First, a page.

Risks of genetic engineering
By Debashis Banerji
Source: The Hindu www.the-hindu.com
THERE IS an air of great expectation, almost euphoria, about the potential role of genetic engineering in transforming Indian agriculture. In such an atmosphere it is easy to overlook the extremely disturbing questions being thrown up by rigorous scientific research about the very cornerstone of this approach - recombinant DNA (r-DNA) technology.
There is mounting evidence being reported in authoritative scientific journals that this technology could have unpredictable, unprecedented, irreversible and disastrous consequences for the health of all living beings on earth. No wonder informed public opinion all over the world, especially in Europe, is asking for much greater public scrutiny of this technology, before it is approved for commercial production.
Even the U.S.-based Union of Concerned Scientists, with 1,600 members, including 100 Nobel laureates, is raising serious questions about r-DNA. But debate in India has been limited. Is all the evidence even available to our farmers and consumers, to enable them to make an informed decision? Is the Government sufficiently seized of its role to protect the right to life of the Indian people that could be threatened by this technology?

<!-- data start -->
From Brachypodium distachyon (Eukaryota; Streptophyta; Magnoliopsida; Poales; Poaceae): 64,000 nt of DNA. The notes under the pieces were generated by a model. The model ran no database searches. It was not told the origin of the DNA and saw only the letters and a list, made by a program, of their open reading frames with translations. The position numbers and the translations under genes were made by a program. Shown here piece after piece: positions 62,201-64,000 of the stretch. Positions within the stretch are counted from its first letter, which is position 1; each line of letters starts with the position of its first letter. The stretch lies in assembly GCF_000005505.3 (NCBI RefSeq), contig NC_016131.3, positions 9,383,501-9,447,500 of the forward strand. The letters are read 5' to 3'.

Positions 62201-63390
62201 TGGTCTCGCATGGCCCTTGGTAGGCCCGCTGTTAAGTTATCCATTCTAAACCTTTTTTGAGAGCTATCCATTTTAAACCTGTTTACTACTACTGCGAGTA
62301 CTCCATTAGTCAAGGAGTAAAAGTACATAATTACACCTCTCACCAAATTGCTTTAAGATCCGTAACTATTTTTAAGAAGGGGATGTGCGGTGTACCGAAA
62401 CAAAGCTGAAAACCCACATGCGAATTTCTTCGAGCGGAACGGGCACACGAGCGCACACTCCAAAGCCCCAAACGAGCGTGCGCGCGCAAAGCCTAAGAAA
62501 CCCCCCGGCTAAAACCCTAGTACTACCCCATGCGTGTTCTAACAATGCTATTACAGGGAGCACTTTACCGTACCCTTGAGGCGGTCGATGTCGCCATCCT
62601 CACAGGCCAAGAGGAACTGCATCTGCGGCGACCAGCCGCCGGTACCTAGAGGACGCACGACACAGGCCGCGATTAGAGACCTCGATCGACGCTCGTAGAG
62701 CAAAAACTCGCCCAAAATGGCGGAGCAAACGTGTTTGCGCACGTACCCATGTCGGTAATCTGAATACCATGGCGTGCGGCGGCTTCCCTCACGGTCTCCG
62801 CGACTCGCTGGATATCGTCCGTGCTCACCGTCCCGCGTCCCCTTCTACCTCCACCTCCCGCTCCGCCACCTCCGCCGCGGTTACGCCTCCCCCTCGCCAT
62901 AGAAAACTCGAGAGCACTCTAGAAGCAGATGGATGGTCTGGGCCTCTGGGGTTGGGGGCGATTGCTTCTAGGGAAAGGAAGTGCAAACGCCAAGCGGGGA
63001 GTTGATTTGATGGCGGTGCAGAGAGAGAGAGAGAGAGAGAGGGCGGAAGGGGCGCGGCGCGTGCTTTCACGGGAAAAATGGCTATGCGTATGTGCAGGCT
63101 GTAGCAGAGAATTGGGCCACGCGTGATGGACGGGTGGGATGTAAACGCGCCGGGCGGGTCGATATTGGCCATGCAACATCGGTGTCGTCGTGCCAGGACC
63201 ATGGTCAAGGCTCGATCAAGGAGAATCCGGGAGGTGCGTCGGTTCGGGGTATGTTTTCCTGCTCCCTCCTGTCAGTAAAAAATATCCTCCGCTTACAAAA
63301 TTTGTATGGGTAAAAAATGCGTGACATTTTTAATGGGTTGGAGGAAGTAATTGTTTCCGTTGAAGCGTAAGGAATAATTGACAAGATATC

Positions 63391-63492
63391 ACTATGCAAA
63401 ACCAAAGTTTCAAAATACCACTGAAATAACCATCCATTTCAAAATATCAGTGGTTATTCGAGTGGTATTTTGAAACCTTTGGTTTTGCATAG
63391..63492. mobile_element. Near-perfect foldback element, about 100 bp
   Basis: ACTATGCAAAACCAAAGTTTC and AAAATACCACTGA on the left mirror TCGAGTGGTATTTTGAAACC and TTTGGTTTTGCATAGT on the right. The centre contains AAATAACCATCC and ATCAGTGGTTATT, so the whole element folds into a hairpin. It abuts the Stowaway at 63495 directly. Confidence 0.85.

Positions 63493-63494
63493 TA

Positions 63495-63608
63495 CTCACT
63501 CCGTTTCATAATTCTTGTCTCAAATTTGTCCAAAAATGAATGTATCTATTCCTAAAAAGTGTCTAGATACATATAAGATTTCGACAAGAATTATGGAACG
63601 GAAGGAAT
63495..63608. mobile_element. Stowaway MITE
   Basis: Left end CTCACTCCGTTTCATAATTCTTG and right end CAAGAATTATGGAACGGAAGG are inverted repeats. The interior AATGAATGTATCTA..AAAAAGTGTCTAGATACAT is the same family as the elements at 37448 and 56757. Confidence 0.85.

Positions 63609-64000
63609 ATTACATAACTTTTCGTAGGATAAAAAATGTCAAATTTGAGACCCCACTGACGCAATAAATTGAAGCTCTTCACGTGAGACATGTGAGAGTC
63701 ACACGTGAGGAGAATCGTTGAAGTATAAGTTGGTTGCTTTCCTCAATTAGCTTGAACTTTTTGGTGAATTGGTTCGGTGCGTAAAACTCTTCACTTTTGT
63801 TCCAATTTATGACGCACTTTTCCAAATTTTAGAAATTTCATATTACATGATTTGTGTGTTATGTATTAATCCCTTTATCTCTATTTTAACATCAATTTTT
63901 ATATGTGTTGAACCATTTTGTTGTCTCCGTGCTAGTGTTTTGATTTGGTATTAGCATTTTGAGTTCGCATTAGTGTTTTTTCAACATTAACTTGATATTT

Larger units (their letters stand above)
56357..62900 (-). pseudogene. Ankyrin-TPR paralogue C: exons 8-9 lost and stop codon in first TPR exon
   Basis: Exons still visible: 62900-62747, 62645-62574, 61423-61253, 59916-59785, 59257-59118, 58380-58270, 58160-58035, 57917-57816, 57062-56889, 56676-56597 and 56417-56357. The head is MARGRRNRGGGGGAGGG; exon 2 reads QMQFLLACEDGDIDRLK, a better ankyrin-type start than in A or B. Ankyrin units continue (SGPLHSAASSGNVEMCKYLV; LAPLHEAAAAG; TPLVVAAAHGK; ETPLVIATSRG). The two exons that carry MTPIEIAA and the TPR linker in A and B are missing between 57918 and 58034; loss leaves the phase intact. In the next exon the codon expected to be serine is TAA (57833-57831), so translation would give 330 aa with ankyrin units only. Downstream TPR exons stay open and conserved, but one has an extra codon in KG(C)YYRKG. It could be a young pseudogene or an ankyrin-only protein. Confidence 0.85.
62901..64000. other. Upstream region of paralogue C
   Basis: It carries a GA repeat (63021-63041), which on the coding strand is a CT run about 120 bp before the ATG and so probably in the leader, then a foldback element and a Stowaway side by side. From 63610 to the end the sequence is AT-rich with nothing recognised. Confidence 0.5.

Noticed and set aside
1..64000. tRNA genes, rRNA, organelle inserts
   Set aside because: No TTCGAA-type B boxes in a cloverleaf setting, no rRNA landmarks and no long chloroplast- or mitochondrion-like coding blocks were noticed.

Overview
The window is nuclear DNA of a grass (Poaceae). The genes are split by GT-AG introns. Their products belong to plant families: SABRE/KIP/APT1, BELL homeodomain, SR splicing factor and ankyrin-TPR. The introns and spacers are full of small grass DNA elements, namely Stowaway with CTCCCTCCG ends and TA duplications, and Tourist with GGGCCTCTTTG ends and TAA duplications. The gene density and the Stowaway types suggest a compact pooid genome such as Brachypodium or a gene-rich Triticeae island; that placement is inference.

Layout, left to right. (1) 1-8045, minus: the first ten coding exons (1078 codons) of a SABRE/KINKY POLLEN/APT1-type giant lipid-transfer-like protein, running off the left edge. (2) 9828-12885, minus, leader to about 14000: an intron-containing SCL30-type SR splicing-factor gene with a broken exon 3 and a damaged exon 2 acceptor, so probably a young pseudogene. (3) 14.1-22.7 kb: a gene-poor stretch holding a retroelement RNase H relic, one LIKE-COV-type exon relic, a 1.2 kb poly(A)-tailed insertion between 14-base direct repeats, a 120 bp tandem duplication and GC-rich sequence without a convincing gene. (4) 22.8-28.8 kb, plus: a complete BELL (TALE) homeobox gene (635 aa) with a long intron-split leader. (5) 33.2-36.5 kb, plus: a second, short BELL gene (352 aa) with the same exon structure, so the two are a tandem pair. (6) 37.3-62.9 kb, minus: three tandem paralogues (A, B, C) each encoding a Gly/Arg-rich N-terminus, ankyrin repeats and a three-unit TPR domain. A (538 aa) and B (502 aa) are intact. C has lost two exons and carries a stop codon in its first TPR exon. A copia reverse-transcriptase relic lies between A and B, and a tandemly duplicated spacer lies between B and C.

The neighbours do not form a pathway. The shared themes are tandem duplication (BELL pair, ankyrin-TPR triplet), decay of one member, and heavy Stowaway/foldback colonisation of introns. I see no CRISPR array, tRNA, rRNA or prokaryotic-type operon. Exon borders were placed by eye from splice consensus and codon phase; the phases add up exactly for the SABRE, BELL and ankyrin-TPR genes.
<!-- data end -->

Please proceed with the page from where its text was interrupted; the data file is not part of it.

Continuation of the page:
As a plant physiologist, trained in molecular biology with over 40 years of research experience in the field, it is my considered view that r-DNA technology may eventually come to be regarded as one of the most dangerous technological interventions in the history of humankind.
No one should be allowed to get away by saying that r-DNA is a mere carrying forward of nature's work or even of conventional breeding as practised thus far. r-DNA is a technology completely different from anything known so far. In nature, gene transfer is gradual, holistic and vertical, i.e., from parents to offspring. The same process is somewhat accelerated in conventional breeding. By contrast, r-DNA involves forced, uni-dimensional, horizontal gene transfer across species.
Historically, progress in agriculture has entailed enriching crops in desired traits that can be inherited. Conventionally, this has been done by selection breeding or gene transfer via the hybridisation technique. Both these techniques are intra- specific, they operate within varieties of the same species. These techniques facilitate nature.
In contrast, GE involves transfer of genes across species, genetic and even phyletic barriers. That is, transfers are made across different animals and plants, animals to plants, microbes to higher organisms etc.